The National Gallery Performing Musical Interpretations of the Paintings of Paul Klee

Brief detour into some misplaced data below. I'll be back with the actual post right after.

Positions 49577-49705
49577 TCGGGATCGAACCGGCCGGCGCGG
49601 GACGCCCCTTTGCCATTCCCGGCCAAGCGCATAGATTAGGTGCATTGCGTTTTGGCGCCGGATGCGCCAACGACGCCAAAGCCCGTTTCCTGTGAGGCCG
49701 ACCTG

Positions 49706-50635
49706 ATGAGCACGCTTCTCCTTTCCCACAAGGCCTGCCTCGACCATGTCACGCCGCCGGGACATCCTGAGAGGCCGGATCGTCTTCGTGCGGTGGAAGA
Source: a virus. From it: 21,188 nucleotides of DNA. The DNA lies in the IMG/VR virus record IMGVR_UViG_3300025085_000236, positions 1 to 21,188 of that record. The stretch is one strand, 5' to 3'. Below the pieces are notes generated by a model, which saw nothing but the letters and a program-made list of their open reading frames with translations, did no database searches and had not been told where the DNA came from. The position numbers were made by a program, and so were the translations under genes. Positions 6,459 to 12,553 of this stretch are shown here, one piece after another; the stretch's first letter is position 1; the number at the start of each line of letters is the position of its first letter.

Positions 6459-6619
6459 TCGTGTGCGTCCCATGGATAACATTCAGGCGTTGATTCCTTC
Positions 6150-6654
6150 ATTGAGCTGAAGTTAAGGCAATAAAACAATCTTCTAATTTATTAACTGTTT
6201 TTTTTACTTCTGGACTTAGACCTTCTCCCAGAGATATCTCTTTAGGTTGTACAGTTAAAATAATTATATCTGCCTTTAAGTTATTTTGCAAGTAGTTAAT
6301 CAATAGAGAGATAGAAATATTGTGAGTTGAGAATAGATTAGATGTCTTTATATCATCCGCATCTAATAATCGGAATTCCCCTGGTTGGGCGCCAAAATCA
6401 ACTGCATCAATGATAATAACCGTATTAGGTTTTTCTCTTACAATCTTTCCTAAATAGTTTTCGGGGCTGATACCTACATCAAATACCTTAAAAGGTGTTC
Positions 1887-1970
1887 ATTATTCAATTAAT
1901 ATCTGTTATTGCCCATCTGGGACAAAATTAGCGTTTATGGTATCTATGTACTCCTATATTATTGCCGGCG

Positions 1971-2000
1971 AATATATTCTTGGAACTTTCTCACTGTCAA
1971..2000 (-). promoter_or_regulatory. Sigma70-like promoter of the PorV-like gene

This extremely interesting exploration of pop, folk, psych and jazz was inspired by the paintings of Paul Klee, a Swiss German painter who worked in the expressionist, cubist and surrealist styles. Though that might make the record sound like an esoteric bore, it is far from that. Recorded in 1968 as a studio project overseen by jazz composer Chuck Mangione and producer Roger Karshner, the record features both male and female psychedelic vocals and plenty of garage-influenced art rock. Perhaps best described as avant-garde psych pop, it is at times offbeat, witty and dry. "Self Portrait” is both reminiscent of the Bonzo Dog Band and an instructional manual for ’90s twee indie rock vocals. Other times, like on "Diana in the Autumn Wind,” the National Gallery deliver an art pop hit that’s both strange and catchy. Conceived as "electronic paintings,” this project was mainly overseen by the two producers, whose beautiful and unusual record was condemned to obscurity as a result of poor sales. This reissue features interesting liner notes and two bonus tracks culled from a non-LP 45 credited to Bhagavad-Gita — "song of the most holy,” from the Vedic Bible. Truly strange, totally groovy. (Fallout)